This is the final topic for this series, and it will take us into an area that some might find a little too intellectual. Perhaps framing the issue in the form of a few questions might catch your interest, however.
1. What does all that we have learned about psychological types tell us about our human nature?
2. What light does Jung's psychology shed on issues like spiritual transformation and dark nights of the soul?
3. Is the individuation process the same thing as the Christian spiritual journey? If not, then what is the relationship between these processes?
These are not new questions, and people have been writing about them for a few decades now. Two extreme responses to them are as follows:
A. Jung's psychology tells us clearly what Christian theology and metaphysics only hinted at. In fact, since we now have Jung's psychology and a clearer understanding of human differences and the individuation process, it seems that Christian teaching has just been using religious language to describe the same thing. There is no longer any need to frame human growth in terms of a religious or spiritual journey unless one just enjoys the poetic or metaphoric language.
- what Jung calls the psyche is what Christianity has called the soul;
- what Jung calls the Ego is what Christianity has called the individual personality;
- what Jung calls the Self is what Christianity has called God;
- what Jung calls regressions of the Ego in the service of transcendence is what Christianity has called dark nights of the soul;
- what Jung calls libido or kundalini is what Christianity calls the Holy Spirit;
And so forth.
B. Jung's psychology has no real contribution to make to helping us understand human nature or the Christian spiritual journey. Why? Because Jung drew from occult sources and his research is therefore contaminated by demonic influences. Also, the study of psychological types makes us focused on self instead of God, which is exactly what the demons want. Using Jung's psychology in the context of Christian spirituality is therefore very dangerous and should be discouraged. You'll find this attitude among fundamentalists and right-wing Catholics.
So those are the extremes, and there is no shortage of books and essays representing both positions.
As you might expect, however, there is also another option, which is neither of the above, but which sifts through some of these points to come up with a more nuanced position on how we might make use of Jung's psychology in Christian spirituality. Among the best writings on this topic are those of my good friends, Jim and Tyra Arraj, whose works we have used throughout this series. Listed below are a few of their resources speaking directly to this issue:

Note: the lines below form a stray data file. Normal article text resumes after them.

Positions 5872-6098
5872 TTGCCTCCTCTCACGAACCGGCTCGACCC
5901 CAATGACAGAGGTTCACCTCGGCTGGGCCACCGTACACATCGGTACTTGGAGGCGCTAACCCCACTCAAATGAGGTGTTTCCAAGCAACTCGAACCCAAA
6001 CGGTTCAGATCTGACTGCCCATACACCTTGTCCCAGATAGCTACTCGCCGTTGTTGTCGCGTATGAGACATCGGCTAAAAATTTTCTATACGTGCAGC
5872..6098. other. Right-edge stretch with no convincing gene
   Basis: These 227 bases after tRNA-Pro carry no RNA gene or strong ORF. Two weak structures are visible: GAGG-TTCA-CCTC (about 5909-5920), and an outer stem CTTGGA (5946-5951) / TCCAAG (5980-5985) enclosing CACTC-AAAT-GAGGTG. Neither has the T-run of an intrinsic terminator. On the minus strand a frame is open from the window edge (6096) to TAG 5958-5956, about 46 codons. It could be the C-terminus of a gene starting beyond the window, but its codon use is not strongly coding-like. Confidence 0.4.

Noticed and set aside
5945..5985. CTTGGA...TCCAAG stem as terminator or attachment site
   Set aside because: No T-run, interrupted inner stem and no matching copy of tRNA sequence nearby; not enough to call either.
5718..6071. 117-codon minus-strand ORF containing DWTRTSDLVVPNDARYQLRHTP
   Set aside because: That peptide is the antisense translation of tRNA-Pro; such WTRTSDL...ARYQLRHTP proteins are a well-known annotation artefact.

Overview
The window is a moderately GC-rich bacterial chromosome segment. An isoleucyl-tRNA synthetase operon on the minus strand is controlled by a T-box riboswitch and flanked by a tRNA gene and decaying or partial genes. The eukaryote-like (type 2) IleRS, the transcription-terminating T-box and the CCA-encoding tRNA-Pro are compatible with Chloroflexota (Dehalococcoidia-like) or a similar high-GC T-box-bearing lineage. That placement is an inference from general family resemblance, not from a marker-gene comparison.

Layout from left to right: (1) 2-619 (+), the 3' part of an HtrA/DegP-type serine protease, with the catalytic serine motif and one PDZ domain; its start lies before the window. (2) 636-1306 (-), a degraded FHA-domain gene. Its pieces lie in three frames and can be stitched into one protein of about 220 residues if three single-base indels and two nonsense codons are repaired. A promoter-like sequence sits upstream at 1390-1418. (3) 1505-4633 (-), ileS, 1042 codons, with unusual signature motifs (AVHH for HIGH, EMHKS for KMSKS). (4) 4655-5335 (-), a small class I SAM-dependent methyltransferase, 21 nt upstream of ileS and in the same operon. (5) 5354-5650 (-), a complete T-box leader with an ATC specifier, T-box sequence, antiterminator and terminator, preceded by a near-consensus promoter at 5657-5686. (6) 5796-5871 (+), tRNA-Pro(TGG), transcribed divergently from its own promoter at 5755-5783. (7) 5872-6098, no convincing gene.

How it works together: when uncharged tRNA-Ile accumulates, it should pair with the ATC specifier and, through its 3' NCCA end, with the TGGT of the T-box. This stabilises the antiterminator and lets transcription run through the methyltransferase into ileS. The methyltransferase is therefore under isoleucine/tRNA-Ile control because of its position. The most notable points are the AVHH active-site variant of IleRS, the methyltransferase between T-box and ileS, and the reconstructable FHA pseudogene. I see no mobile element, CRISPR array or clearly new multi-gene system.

Jungian Christian Dialogue - a collection of links
Jungian and Catholic?
- see especially chapter 4 on the Psychoid Unconscious and chapter 9 on Jesus and the unconscious.
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Discussion and Reflection
1. What relevance do you think an understanding of psychological types has for Christian spiritual growth?
2. Re. the two extreme positions outlined above: what is your response to them?
3. What questions or comments do you have about Jung's psychology, theology, and spirituality?
4. Continuing open discussion on the innerexplorations.com resources listed above.
It seems the ultimate goal for Jung and the Christian spiritual journey is toward individuation/wholeness. If one believes and espouses that we are all created in the image and likeness of an all-loving God, then we may be drawn more to the terminology and growth processes involving God, personality, soul, Holy Spirit, etc. It seems that Christians can take the Jungian philosophy and look at it through the lens of Christian theology and belief. Perhaps I am naive, but I don't see why there needs to be a dichotomy between Jungian psychology and Christianity.
I see you've worked your way through the material, Janice. Nice going. This group's been quiet for awhile, but we're constantly adding new members and maybe someone else will add reflections sometime.
I agree with your point that one need not choose between Jung's psychology and Christianity. Most writers don't present it as an either/or proposition. As you probably know, however, EWTN has done a series on the New Age, in which Jung's psychology was condemned; Mitch Pacwa, SJ, who is one of their regulars, also denounced it rather strongly in one of his books. Then, on the other end of the spectrum, there are a few who have taught that Christian teaching is just a metaphor for what Jung describes better. So the either/or people are out there, but, happily, seem to be in the minority.
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